Samsung is doubling down on its foldable smartphones with a range of new features, but it’s not updating what’s arguably been the single biggest deterrent for customers: the high price tag.
At its annual Unpacked event on Wednesday, held in Samsung’s home country of South Korea for the first time, the company announced updates to its tablets, smartwatches and foldable devices. All of the devices, however, feature relatively incremental upgrades, with the usual improvements to processor and screen technologies and a few new bells and whistles.
The event focused on the arrival of Samsung’s fifth generation foldable smartphones: the 6.7-inch Z Flip5, which folds into a 3.4- inch device; and the 6.2-inch Galaxy Z Fold, which opens like a book into a 7.6 inch device. Both smartphones feature improved designs, better cameras, and longer battery life.
What’s not improved, however, is the price. The Z Flip5 starts at $999.99 and the Z Fold5 starts at $1,799, the same price as the previous year and in line with other foldables on the market.
Samsung is the undisputed market leader for foldable phones and remains bullish on the form factor. But while influencers and celebrities have shown renewed interest in vintage flip phones, foldable and flexible displays have yet to go mainstream.
According to Counterpoint Research, shipments of foldables grew over 2,000% worldwide between 2019 and 2022 from around 600,000 to 13 million. The firm estimates shipments will exceed 100 million by 2027, making up about 38% share of premium market. This compares, however, to the 1.2 billion smartphones that shipped globally last year, market research company iDC reported.
Much of the limited traction for these devices is likely due to the unusually high prices. Lowering the price of foldables could help boost traction across the industry, but manufacturers may struggle to do that anytime soon due to costly components, such as flexible screens and custom-built hinges.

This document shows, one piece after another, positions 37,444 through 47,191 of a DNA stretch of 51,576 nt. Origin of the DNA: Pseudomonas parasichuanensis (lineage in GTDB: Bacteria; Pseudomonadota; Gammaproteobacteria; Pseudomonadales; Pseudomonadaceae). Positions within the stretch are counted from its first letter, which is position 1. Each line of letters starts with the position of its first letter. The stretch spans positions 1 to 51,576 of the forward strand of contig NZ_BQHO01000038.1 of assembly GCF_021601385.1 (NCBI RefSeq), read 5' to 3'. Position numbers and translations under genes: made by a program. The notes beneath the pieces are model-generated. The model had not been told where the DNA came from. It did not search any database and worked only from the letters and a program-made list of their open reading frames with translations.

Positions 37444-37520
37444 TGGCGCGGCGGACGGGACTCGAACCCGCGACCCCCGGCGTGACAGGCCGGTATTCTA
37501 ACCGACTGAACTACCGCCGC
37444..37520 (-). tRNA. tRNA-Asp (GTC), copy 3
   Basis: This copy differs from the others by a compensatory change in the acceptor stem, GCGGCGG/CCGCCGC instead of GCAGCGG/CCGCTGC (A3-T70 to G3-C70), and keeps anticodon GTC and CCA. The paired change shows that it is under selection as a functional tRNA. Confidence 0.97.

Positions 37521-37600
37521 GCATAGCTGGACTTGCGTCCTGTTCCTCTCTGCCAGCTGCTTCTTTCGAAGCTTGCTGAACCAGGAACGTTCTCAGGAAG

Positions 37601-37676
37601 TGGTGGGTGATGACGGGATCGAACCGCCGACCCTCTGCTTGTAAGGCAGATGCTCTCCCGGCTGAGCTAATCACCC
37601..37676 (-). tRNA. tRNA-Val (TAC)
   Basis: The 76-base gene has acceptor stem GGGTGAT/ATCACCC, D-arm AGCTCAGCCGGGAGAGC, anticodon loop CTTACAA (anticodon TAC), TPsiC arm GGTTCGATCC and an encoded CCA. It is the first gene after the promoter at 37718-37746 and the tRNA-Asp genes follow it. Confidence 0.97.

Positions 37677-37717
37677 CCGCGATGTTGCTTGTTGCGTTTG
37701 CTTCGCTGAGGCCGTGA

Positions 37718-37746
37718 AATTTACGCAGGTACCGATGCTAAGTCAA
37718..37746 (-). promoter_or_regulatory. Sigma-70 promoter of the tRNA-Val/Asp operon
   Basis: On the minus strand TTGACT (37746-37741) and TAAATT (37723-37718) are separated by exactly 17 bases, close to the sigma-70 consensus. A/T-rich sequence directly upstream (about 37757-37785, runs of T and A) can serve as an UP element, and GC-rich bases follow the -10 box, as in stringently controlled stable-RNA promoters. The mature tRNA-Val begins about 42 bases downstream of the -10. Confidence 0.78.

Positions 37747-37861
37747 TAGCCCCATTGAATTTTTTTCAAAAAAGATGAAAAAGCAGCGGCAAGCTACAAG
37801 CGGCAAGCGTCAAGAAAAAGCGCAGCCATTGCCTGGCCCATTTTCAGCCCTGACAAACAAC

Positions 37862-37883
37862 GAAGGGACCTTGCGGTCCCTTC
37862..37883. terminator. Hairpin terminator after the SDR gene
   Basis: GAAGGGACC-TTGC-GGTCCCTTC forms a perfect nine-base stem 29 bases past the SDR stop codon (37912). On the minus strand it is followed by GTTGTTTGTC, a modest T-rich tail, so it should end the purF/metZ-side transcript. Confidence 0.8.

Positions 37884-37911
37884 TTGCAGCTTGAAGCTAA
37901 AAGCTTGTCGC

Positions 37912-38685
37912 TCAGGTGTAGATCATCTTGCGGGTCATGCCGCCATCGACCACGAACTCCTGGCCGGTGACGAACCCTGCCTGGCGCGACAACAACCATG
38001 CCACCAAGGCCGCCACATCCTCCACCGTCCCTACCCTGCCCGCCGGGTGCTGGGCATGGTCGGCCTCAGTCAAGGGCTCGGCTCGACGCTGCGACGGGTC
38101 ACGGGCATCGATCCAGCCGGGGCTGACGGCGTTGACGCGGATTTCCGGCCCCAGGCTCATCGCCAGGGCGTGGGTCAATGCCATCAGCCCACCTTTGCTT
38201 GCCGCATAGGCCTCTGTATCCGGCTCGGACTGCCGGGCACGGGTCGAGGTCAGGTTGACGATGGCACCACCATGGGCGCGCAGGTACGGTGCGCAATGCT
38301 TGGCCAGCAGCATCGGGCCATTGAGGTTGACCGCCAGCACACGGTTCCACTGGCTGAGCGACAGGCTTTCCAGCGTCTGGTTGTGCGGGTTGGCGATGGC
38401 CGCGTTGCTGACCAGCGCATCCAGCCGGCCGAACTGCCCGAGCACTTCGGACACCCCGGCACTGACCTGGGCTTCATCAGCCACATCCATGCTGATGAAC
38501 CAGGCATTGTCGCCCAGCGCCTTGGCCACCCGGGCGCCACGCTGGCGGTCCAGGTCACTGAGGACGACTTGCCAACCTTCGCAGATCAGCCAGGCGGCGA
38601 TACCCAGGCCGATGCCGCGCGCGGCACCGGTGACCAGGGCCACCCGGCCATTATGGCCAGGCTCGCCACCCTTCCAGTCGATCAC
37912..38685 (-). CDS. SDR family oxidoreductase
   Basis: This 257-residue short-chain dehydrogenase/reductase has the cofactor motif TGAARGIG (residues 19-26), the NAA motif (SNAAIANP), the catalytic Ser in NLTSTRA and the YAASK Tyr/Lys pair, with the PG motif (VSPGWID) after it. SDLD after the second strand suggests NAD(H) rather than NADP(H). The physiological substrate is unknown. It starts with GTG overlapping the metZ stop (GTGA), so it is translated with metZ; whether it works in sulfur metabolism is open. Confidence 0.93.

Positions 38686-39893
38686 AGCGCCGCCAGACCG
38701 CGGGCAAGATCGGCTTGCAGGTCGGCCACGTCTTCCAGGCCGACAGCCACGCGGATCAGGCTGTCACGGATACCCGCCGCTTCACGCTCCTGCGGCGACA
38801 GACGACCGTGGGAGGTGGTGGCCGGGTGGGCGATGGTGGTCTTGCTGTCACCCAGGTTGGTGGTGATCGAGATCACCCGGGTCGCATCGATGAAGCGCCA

Drew Blackard, vice president of mobile product manager at Samsung, said he believes prices will fall and foldable devices will one day become flagship devices.
“I think you tend to see prices start to drop as the product lines and categories get to that maturity level,” he told CNN ahead of the event. “[We] still feel that these products are really at the forefront of the innovation curve.”
For now, however, Samsung must convince customers to pay up.
The Z Flip, which Samsung
(SSNLF) said makes up about two-thirds of its overall foldable phone shipments, now features a cover screen that’s nearly four times larger than the previous version. The additional real estate allows users more space to customize what appears up front, such as new clocks, more access to widgets, a full keyboard and the ability to take selfies.
The Galaxy Z Flip5 also adds AI improvements to its camera system, enabling clearer images with a 10X zoom and the ability to correct visual noise as well as utilizing Samsung’s upgraded Nightography capabilities for fixing photos and videos in low-lighting conditions. It also includes an improved hinge.
The device is available in various colors including mint, graphite, cream, lavender, gray, blue and green.
Meanwhile, the Galaxy Z Fold5 — aimed at power users and professionals — is thinner than its previous iteration and packs an improved Snapdragon processor to handle more multitasking. It comes with a slimmer and more compact S Pen Fold Edition. The device comes in blue, black, gray and cream.
Samsung also showed off its Galaxy Watch6 with improved sleep and heart tracking, and three new versions of its Galaxy Tab 9 tablet in three sizes — 11 inches, 12.4 inches and 14.6 inches.